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A new business analysis explores the causes of the talent gap in procurement industry.

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Everyone is a student of “purchases,” whether they realize it or not.

“It’s really what we do every day,” said Joe Walden, associate professor of business administration at the University of Kansas.

“When you go to the grocery store, you’re there to make the purchases. You find the suppliers, you negotiate quality terms and delivery price with them, and then you pick it up and pay for it.”

Walden’s new article “What Do We Teach Our Procurement Students?” It looks at why there is a talent gap in the industry, which can be traced back to what future supply chain managers and procurement professionals learn in college. The paper analyzes what these professionals are expected to know and what recruiters are looking for, then makes recommendations about how this can be addressed by academic programs. Posted in Journal of Supply Chain Management, Logistics and Procurement.

The Institute for Supply Management (ISM) defines procurement as “identifying, obtaining, accessing, locating, and managing the relevant resources and capabilities that an organization needs or needs in achieving strategic objectives.”

While defining this subset of the supply chain is well recognized among professionals, Walden said there are still key undervalued areas in the functional area.

“One of the most important parts of procurement is understanding quality,” he said. “We’ve learned through many experiences that the lowest price doesn’t guarantee the best quality. Sometimes the lowest price equals the lowest quality, which is really why a lot of companies shy away from going to the lowest priced and finding what they’re starting to call.” best resource.”

Ethics is another aspect that Walden said is crucial not to be overlooked.

“Dealing with ethical suppliers. Dealing ethically with suppliers. Going through the process of finding quality vendors with products that can deliver when you need them – that combination of quality and ethics is probably the two most important pieces,” he said.

One of the primary misconceptions about the field, Walden said, is that it’s easy. Simple, even.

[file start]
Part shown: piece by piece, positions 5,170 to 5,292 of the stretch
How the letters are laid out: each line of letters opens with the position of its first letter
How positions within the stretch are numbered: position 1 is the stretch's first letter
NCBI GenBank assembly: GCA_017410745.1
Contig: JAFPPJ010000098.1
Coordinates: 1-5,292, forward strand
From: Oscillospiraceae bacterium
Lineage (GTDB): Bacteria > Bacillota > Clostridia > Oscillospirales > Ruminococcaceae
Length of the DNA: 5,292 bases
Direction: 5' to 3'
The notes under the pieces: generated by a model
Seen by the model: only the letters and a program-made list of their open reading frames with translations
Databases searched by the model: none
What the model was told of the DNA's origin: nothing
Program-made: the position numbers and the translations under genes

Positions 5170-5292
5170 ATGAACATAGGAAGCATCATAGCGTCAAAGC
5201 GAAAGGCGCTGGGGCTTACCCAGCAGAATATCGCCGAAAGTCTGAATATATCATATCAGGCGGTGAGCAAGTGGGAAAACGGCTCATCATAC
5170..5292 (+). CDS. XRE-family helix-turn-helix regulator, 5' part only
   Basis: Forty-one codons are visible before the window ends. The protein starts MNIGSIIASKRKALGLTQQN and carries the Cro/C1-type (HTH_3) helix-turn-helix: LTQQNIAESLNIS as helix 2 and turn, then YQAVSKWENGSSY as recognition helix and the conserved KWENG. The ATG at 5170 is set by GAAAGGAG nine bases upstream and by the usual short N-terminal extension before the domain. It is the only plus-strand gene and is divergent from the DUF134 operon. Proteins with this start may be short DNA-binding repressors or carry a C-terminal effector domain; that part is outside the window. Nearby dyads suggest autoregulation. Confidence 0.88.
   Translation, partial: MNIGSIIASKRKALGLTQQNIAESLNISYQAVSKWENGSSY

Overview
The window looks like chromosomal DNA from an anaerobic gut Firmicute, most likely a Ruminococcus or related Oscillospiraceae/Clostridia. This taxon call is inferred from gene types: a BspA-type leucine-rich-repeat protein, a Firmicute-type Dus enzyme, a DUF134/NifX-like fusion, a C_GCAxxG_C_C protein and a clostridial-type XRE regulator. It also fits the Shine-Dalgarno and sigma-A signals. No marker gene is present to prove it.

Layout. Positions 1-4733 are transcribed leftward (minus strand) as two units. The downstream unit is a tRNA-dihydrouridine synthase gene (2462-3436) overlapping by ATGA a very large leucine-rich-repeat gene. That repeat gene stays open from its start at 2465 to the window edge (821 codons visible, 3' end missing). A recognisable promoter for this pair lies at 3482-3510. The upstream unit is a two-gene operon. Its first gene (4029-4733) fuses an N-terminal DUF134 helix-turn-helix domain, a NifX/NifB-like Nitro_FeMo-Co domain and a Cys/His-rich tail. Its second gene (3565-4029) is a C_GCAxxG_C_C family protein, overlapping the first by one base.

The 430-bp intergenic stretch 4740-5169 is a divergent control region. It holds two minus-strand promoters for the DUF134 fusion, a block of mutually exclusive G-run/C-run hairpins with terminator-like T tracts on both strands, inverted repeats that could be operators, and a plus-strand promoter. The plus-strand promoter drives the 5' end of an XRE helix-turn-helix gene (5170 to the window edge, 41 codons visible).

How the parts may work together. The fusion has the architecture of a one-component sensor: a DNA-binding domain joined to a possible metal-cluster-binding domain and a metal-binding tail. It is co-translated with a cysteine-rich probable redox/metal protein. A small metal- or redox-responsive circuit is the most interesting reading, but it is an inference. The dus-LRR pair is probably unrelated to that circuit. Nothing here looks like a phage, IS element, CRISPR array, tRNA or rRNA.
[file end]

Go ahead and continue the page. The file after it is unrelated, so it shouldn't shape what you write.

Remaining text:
“People assume, ‘We all buy things, so we all understand buying.'” But it’s very difficult. You have to locate suppliers, especially if it’s a new product. You have to look for people who already have those materials that you need. And you have to make sure they come when you want them in addition. To that, it has to be the right quality at the right price.”

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Those who considered buying easy may have gone through a change in attitudes after the COVID-19 pandemic. One byproduct of the event, Walden said, is that it forced people to realize that products didn’t just magically appear. The so-called “Amazon effect,” in which a purchase is expected to appear after two days, has often proven to be no longer reliable or stable.

“Everyone expects that if you buy an item, it’s going to be on your doorstep. Well, if the purchasing officer doesn’t expect you to buy enough, it won’t be there. I can throw away all the money I want, but it’s not going to make things get to you faster.” “The beauty of the pandemic is that it has forced people to look at the supply chain and procurement through a magnifying glass.”

Raised in North Carolina, Walden spent 26 years in the US Army, with five more working as a contractor. There, he developed his warehousing and distribution expertise, which included designing a 4.2 million square foot distribution center in Kuwait for Operation Iraqi Freedom. Retired colonel.

He said he hopes his assessment of the talent gap in procurement will persuade those in supply chain academia to reexamine their curricula.

“Even the top schools with the best supply chain programs in the world don’t necessarily teach all the basic skills,” Walden said.

“So, if students want to get into procurement when they come out, I want to make sure they are taught about ethics, negotiation, supplier selection, and supplier evaluation — things that aren’t always taught right now. We need to get academics to realize what they need to start doing in order to become Our students are more competitive.”

more information:
paper: What do we teach our procurement students?

Provided by the University of Kansas

the quote: Causes of the Procurement Talent Gap Examined in New Business Analysis (2023, May 11), retrieved May 11, 2023 from .html

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